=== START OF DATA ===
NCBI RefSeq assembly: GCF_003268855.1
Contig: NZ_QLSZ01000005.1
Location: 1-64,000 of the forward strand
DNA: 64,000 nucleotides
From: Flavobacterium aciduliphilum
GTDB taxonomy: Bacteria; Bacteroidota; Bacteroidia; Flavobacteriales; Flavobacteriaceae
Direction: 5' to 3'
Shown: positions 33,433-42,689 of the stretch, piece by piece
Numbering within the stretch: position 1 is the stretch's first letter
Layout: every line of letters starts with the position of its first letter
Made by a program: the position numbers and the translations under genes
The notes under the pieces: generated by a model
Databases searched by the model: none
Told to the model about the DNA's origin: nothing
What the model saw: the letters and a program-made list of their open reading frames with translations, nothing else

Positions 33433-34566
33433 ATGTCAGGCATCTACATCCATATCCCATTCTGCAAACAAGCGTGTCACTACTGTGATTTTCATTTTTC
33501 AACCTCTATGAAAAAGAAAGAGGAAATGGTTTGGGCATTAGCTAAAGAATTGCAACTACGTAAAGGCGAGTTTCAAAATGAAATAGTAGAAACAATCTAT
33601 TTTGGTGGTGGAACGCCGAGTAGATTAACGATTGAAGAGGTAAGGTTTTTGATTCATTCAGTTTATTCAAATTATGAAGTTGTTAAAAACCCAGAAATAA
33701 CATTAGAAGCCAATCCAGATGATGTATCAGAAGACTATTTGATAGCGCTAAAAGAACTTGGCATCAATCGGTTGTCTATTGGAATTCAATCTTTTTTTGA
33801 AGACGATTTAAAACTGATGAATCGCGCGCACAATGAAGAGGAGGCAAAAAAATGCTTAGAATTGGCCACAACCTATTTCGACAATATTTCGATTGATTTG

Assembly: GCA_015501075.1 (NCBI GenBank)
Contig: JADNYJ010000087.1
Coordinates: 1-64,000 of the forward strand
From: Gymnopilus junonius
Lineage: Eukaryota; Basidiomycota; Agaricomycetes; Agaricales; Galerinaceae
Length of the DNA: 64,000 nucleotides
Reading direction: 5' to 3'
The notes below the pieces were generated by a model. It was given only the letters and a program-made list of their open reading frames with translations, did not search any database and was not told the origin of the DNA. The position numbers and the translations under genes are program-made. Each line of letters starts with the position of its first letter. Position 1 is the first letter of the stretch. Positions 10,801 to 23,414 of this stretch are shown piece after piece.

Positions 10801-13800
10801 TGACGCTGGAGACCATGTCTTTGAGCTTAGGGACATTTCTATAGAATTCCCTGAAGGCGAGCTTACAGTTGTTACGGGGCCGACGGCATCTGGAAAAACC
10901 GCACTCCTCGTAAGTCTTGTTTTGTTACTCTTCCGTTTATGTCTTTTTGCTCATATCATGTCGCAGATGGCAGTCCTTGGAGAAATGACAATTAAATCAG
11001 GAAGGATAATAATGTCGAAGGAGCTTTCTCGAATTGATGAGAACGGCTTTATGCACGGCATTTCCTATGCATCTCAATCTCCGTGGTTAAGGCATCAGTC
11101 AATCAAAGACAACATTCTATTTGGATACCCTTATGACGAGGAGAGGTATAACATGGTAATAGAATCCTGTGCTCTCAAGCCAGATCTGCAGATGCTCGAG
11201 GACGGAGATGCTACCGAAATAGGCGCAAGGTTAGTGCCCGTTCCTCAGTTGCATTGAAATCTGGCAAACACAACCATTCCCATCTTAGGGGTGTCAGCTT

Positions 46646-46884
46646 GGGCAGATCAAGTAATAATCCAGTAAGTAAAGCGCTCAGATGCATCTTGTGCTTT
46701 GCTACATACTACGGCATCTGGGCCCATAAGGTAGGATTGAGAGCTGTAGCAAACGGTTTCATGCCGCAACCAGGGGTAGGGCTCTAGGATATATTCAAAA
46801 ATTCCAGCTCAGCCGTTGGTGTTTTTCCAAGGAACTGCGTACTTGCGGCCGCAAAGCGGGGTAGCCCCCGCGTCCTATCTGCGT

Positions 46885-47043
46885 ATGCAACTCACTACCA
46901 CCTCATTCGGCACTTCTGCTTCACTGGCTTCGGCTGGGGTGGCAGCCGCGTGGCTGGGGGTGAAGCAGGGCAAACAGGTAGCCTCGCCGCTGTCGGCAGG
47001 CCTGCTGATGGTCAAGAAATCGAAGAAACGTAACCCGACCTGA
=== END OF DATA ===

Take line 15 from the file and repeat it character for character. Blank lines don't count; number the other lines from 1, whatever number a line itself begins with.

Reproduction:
What the model saw: the letters and a program-made list of their open reading frames with translations, nothing else